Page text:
Sen. Grooms getting support from controversial PAC

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Sen. Grooms getting support from controversial PAC

Published Wednesday, January 30, 2013   |  774 Words  |  

A political action committee that accuses President Barack Obama of "queering" and "feminizing" the military is endorsing state Sen. Larry Grooms, a Berkeley County Republican, in his run for the 1st Congressional District seat.

On its website, the Washington D.C.-based GING PAC, which stands for Government Is Not God, claims, "The feminazis and queer activists (a term that gays often use to describe their radical agenda) have a good friend in Barack Hussein Obama. In fact, he's been described as the first gay president because of his total commitment to their political agenda."

The article refers to Obama's 2011 repeal of the 17-year-old "don't ask, don't tell" law that banned openly gay men, lesbians and bisexuals from military service.

It also discusses a new Pentagon plan, praised by Obama, to lift restrictions on women in combat.

"Now, Secretary of Defense Leon Panetta has decided that women should have the 'right' to die in ground combat operations," it reads. "They'll also have the unique 'right' not only to be tortured but gang-raped by Islamic terrorists. The feminazis have long sought to destroy our military from within by feminizing the warrior culture of our Armed Forces."

The site also includes an endorsement of Grooms that encourages website visitors to make donations to the PAC to help elect him to the 1st Congressional District, which includes Beaufort County. It touts his socially conservative views and includes a 2011 video of him discussing his anti-abortion stance, his adherence to creationism and advocacy of limited government. The website says the PAC has endorsed other S.C. Republican lawmakers, including U.S. Rep. Jeff Duncan of Laurens, Rep. Joe Wilson of Lexington and former U.S. Sen. Jim DeMint of Greenville.

Grooms had little to say Wednesday about the PAC's endorsement. He would not say if he has accepted money from the group before or whether he will accept the money it is raising for him.

State financial disclosures show no previous donations from the PAC.

"We owe every man and woman who serves in our military the utmost respect and deepest gratitude for protecting this nation," Grooms said in a statement. "The decisions made about 'who serves where' should be made by military leaders, not this president."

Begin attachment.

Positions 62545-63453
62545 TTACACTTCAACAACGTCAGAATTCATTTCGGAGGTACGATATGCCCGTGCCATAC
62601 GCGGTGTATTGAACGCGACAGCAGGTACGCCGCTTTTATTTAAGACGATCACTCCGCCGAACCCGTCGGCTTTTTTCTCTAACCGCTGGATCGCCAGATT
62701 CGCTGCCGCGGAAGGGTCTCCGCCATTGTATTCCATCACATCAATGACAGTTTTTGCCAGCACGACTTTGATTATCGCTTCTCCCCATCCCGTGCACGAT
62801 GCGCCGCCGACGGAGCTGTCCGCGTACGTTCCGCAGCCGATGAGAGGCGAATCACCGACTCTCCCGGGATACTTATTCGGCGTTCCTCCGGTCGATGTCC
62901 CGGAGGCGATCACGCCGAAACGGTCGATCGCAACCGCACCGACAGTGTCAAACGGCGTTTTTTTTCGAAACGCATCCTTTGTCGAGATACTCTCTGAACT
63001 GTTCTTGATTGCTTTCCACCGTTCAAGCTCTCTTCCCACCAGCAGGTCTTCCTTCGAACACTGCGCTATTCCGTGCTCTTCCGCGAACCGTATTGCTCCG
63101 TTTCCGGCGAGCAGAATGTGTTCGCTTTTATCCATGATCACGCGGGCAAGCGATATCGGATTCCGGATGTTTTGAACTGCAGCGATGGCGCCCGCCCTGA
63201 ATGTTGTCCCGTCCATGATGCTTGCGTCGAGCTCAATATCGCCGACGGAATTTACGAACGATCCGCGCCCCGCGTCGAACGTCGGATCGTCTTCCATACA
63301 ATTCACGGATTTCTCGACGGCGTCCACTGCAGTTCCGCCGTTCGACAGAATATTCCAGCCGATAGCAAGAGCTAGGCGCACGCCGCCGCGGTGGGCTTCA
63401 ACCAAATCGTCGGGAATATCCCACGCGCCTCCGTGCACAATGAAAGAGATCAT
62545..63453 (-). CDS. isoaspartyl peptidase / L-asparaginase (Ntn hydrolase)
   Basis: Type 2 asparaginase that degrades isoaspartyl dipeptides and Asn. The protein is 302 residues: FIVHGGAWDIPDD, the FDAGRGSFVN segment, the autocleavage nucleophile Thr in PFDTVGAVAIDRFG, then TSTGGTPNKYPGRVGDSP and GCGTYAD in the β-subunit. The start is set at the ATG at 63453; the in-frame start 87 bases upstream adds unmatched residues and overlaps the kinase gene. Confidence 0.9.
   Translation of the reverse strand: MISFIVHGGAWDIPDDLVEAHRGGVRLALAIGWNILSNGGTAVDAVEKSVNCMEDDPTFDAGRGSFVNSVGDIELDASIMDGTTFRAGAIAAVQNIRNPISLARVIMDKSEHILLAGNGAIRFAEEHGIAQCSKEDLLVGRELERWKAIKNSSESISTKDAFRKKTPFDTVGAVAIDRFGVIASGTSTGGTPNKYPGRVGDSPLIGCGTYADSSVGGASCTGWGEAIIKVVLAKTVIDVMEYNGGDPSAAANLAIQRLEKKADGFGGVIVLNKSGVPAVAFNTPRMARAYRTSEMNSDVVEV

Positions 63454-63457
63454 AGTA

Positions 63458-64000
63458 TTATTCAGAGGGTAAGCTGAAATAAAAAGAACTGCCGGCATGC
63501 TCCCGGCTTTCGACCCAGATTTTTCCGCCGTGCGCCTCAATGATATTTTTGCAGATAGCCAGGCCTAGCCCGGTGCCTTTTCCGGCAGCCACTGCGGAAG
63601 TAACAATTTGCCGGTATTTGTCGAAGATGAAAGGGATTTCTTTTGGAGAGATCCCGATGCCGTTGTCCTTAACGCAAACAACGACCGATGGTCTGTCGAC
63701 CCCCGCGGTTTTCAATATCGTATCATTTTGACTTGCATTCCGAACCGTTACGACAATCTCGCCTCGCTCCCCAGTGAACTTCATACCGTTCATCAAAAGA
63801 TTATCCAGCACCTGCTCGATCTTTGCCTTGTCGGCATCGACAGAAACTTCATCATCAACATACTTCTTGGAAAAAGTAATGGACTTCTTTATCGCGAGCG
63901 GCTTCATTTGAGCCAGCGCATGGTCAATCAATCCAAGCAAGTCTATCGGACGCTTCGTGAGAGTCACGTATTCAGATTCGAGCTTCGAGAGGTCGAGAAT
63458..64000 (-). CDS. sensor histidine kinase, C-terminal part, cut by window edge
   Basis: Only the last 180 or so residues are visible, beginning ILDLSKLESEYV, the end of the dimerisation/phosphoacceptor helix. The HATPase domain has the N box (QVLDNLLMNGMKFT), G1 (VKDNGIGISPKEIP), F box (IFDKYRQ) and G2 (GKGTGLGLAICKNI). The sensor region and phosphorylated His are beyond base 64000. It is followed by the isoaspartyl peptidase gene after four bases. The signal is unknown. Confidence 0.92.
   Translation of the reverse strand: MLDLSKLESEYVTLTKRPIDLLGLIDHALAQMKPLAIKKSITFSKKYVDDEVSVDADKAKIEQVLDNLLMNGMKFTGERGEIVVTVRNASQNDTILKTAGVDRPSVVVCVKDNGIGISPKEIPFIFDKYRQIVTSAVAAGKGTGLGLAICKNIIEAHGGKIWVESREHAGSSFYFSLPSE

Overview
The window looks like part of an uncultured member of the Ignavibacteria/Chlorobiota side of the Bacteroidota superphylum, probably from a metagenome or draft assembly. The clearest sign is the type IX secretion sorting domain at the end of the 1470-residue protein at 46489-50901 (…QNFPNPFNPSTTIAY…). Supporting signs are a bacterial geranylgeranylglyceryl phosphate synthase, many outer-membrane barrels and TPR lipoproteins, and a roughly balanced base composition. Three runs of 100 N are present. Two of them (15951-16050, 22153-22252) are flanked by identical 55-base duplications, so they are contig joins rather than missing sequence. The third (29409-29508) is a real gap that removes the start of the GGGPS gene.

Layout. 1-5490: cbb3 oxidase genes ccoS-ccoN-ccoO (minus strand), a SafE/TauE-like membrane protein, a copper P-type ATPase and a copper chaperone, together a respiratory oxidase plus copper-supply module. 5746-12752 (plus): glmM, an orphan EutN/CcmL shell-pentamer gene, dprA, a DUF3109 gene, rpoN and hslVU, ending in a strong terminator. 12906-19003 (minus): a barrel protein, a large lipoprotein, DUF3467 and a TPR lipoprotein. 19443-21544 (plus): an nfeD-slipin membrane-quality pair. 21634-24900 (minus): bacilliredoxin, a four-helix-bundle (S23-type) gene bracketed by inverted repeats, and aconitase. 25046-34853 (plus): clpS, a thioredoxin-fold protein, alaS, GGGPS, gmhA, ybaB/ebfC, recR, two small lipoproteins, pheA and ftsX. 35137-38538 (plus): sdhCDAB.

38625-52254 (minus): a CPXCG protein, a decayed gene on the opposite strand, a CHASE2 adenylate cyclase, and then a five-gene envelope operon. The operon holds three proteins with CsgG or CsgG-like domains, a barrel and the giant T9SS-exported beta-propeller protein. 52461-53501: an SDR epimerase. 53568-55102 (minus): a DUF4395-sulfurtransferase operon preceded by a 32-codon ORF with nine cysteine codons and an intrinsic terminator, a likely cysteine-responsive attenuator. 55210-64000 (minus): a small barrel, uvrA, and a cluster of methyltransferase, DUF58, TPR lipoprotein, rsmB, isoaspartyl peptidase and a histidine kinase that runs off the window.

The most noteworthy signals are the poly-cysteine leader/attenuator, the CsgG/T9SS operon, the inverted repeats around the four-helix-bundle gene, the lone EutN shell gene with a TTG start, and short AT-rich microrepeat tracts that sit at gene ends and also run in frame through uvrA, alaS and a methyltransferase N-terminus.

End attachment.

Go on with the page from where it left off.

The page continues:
Grooms completed a survey the PAC sent him, seeking its support of his congressional run, Grooms' campaign strategist said Wednesday.

Efforts Wednesday to reach GING PAC officials were unsuccessful.

Ryan Wilson, executive director of S.C. Equality, a lesbian, gay, bisexual and transgender political advocacy group, called Grooms' connection to the PAC unfortunate and discouraging.

"It concerns me that someone running for office is running this far to one side of the issue instead of representing all South Carolinians," Wilson said. "They (the PAC) are using LGBT folks as a wedge to drive us apart. It means we have our work cut out for us to help educate elected officials as to what our lives are like as LGBT people."

Zeke Stokes, a South Carolina native and spokesman for OutServe/SLDN, a Washington D.C.-based professional group for gays and lesbians in the military, said the PAC's comments do not align with South Carolina and America.

"I would call this kind of rhetoric incendiary and very much out of the mainstream of where most Americans are on these issues," said Stokes, who ran the 2010 gubernatorial campaign of Democrat Jim Rex. "It has no place in the debate among those who care about the future of the military and this country."

Charm Altman, state chairwoman of the National Federation of Republican Women, said she did not like the PAC's objectionable language, but it did not change her high opinion of Grooms, whom she has known for years.

"I know that Larry Grooms is a good and decent Christian man," said Altman. "I have never heard him use those types of words in regards to others."

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